Liquidated Damages is defined as
"a sum which a party to a contract agrees to pay or a deposit which he agrees to
forfeit if he breaks some promise and which, having been arrived at by a good
faith effort to estimate in advance the actual damage which would probably ensue
the breach, are legally recoverable or retainable as agreed damages if the
A penalty is defined "a sum which a party similarly agrees to pay or forfeit in the event of breach, but which is fixed not as a pre-estimate of the probable actual damages but as punishment, the threat of which is designed to prevent the breach."
For courts and lawyers, the problem of having either of the following cases
has not been dealt with consistently
In the United States, the courts tend not to enforce the Liquidated Damages
clauses when the stipulated amount exceeds the actual loss, as it has seemed to
them that in the case of breach of contract, Justice requires nothing more than
compensation by the amount of the harm suffered...therefore, courts have created
a limitation on freedom of contract. (CORBIN on Contracts Vol.5, PAR1057)
The courts in England and Australia are more inclined to honor freedom of contract, enforce the clauses of the contract regardless of the actual loss, after testing foreseeability of the "genuine pre-estimate of loss"
If the Liquidated Damages clauses are held to be a penalty and therefore void, the general rule in England is that the clause may be completely disregarded, and the Employer may sue for actual damages, which may exceed the sum stated in the Liquidated Damages clause. Famous Delay Cases:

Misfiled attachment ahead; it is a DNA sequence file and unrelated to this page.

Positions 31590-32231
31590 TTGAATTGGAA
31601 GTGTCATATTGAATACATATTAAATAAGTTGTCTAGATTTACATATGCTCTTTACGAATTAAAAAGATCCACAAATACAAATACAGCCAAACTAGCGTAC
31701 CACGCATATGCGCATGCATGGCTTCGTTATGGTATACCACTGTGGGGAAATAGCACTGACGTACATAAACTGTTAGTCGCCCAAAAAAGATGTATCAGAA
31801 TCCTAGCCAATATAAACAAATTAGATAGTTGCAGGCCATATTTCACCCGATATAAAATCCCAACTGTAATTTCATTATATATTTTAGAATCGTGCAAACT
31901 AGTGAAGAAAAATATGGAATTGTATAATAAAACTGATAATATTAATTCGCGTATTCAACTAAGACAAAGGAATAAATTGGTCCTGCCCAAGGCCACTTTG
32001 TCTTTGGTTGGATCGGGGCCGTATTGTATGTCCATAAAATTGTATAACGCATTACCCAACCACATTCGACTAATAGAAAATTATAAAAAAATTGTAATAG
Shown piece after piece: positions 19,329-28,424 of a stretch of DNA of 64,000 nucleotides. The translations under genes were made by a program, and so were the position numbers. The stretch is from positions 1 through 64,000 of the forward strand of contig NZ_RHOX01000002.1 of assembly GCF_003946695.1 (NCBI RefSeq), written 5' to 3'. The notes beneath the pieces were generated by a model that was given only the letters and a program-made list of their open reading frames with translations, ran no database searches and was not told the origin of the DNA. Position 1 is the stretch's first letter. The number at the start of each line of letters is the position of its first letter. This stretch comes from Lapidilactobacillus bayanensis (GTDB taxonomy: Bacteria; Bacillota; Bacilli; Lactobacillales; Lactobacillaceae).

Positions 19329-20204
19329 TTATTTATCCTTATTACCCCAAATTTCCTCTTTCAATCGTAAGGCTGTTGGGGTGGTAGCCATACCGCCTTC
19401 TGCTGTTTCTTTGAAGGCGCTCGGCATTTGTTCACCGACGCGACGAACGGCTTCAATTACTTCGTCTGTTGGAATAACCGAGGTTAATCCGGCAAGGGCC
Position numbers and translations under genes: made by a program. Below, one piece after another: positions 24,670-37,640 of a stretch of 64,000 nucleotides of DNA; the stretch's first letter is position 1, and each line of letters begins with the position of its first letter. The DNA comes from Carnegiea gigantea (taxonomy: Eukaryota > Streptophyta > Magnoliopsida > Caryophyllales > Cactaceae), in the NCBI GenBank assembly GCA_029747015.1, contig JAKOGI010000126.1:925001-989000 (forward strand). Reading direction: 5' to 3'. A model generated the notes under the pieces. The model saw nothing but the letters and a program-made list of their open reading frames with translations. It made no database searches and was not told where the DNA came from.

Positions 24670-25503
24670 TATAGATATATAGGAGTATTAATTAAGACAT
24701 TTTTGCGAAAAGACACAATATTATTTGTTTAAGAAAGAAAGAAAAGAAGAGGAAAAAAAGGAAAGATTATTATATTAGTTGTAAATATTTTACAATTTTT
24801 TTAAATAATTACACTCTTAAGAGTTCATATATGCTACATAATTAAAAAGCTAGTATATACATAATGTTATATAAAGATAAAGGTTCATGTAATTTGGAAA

Below, some cases are briefed where the Legal Stand in respect of Liquidated Damages is shown to have varied under different laws.
The Galoo Case (UK)
The principles underlying the award of liquidated damages as considered by the Court of Appeal in Galoo v. Bright Graham Murray , where the issue in the Galoo case was whether a firm of accountants and auditors were liable for the trading losses incurred by a company which had continued to trade relying upon the negligent audit work done by the firm. No doubt it could be proved that if the firm had done its work properly the company would have stopped trading and therefore would have avoided the subsequent trading losses The question was whether this was enough to establish the causal link between the breach of contract (i.e. the careless audit) and the loss complained of. The Court of Appeal held it wasn't. "
...if a breach of contract by a Defendant is to be held to entitle the Plaintiff to claim damages, it must first be held to have been an "effective" or "dominant" cause of his loss. It is necessary to distinguish between a breach of contract, which causes a loss to the Plaintiff, and one that merely gives the opportunity for him to sustain the loss.
The case, though not directly a construction dispute case but it raised the question of the legitimacy of a default by one party to a contract, to the other party's default.
The St. Jones College Case (Australia)
It is worth mentioning the St. Jones college case, where the Australian contractor could not be relieved from his initial agreement to complete the works on time, on the grounds that the delay was not his fault.
The Utley James Case (US)
In the case of Utley James, the court in the United States did not assess the contractor with responsibility for delay that did not affect the critical path.
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